How Do You Respond to Leaky Emotions?

Do you remember the first time you felt shame? Once you experience that powerful emotion for the first time, it’s hardwired into you. It’s personal, private, and painful.

Shame is different from guilt, though they’re often lumped together. Guilt is about what we did . . . our behavior. Shame is about who we are . . . our character. Guilt is temporary. Shame is longer lasting. 

Shame makes us hide—like Adam and Eve. They ate that forbidden fruit and came face-to-face with each other and with shame.

The woman was convinced. She saw that the tree was beautiful and its fruit looked delicious, and she wanted the wisdom it would give her. So she took some of the fruit and ate it. Then she gave some to her husband, who was with her, and he ate it, too. At that moment, their eyes were opened, and they suddenly felt shame at their nakedness. So they sewed fig leaves together to cover themselves.

Genesis 3:6-7

Their shame experience went beyond physical nakedness to encompass the whole-life, stripped bare kind of exposure. Before eating the fruit they were naked and felt no shame, but post-apple, they saw distortion. So, they grabbed a few leaves and wove together fig-leaf jackets. 

If you’re familiar with the story, you know that despite the coverings, they were still exposed. They covered themselves with big ol’ leaves and hid in the shadows of the trees. But their jackets were “holey” and their hiding place was not so hidden. God still saw them.

Isn’t that what we do, too? 

When we’re confronted with our mistakes, sin, or guilt, we hide. We hide from ourselves, people, and God instead of moving toward them. We lose connection with the people who love us most and could help lead us out of our shame. Relationships suffer.

For leaders, it’s especially important to recognize when your shame may be “leaking” onto your team, even when you think you’re effectively hiding it. Therapist Amanda Cornelius explains three primary responses we have when experiencing shame:

  1. Moving Away:  withdraw, hide, ignore, dodge questions, numb, isolate, avoid, change the subject, or keep quiet.
  2. Moving Toward:  people please, overperforming, perfectionism, controlling the way others see us, fitting in, kissing up, lack of boundaries (saying yes when we want to say no), apologizing when we have nothing to be sorry about, not holding others accountable out of fear of their response
  3. Moving Against:  bullying, fighting shame with shame, sarcasm, blaming, anger, judging, one-upping, lashing out, purposefully hurting others

Can you identify your natural tendency? It’s important that you know how you instinctively react so that you notice it when you begin to move away, move toward, or move against those you’re leading.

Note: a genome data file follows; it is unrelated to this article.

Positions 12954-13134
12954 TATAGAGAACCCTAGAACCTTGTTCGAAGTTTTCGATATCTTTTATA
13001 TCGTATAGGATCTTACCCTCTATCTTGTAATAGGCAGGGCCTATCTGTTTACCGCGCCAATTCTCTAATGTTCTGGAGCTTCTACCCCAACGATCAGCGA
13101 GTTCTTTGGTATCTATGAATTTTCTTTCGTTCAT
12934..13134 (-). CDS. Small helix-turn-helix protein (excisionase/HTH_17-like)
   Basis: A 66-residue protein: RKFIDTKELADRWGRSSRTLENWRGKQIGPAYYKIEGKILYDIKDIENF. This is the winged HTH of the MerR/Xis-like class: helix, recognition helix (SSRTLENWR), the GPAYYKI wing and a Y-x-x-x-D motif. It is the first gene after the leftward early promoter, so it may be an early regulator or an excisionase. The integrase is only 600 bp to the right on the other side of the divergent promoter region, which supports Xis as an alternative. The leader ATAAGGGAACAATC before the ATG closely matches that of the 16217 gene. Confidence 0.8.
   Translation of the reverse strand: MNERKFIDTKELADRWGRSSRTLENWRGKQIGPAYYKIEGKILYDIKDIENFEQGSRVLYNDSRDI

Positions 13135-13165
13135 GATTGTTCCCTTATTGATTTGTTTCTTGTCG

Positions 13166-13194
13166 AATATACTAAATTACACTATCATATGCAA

I’ve seen shame grip so many of the people I’ve personally coached. But I’ve also seen them overcome it. They’ve lifted a corner of their jacket, removed one little leaf, and given me a glimpse of what lies underneath. This is when the healing begins.

No matter what you’ve done, or what life has done to you, it’s never too late to conquer shame.

Here are three things you can do today to shed your “fig-leaf jacket”:

  1. Take off your running shoes. No matter how hard or how fast you run, God will find you. He’s always in pursuit. Trying to outrun shame will not lead you to a better future either – it will only lead to a jacket with more holes. When you slow down you hear God’s whispers as you learn to “be still and know.” 
  2. Start a mulching business. Those fig leaves need to go. You don’t have to start with the biggest leaf; a tiny one will do. Maybe it begins with talking to a trusted friend, journaling, or getting in touch with a counselor who can help you heal. Your past doesn’t have to define your future. Shame can’t survive in the light.
  3. Wave the white flag. Surrender to the God who’s given you a new line of clothes. God took your fig leaves, all of them, and wore them all the way to a tree that was waiting to receive him. He took each leaf and placed it on his own broken and beaten body so that we would no longer have to be fig-leaf wearers. He’s forgiven you. Have you forgiven yourself?

Are you ready to conquer shame? Stop running. Start mulching. And surrender. Strip and shed the fig leaves that are covering your life. It’s time to be seen.

Next Steps

  1. Identify which of the three primary responses you have when you’re experiencing shame and what you’ll do differently the next time you feel it leaking. How can you use this information, going forward, to help mitigate shame and move forward along a more positive path?
  2. Check out Heidi’s interview with Amanda Cornelius on our Side by Side Podcast. Find it out on Apple, Spotify, Google or our Website.
  3. If you’re ready to connect with a qualified counselor, contact Amanda Cornelius at Cornelius Counseling.   

>> Excerpts taken from Heidi’s book, It Began in The Garden: Understand Your Past for a Healthier Future


Annie Perdue Olson

Annie is founder of Leading Better Together, guiding leaders through the relationship and people challenges that sidetrack ministry. With 20+ years of experience in nonprofit management and pastoral ministry she equips people and teams to work better together. She holds a Master of Arts in Human Resources and Change Leadership from St. Thomas University and received her coaching certification from the Center for Coaching Excellence.

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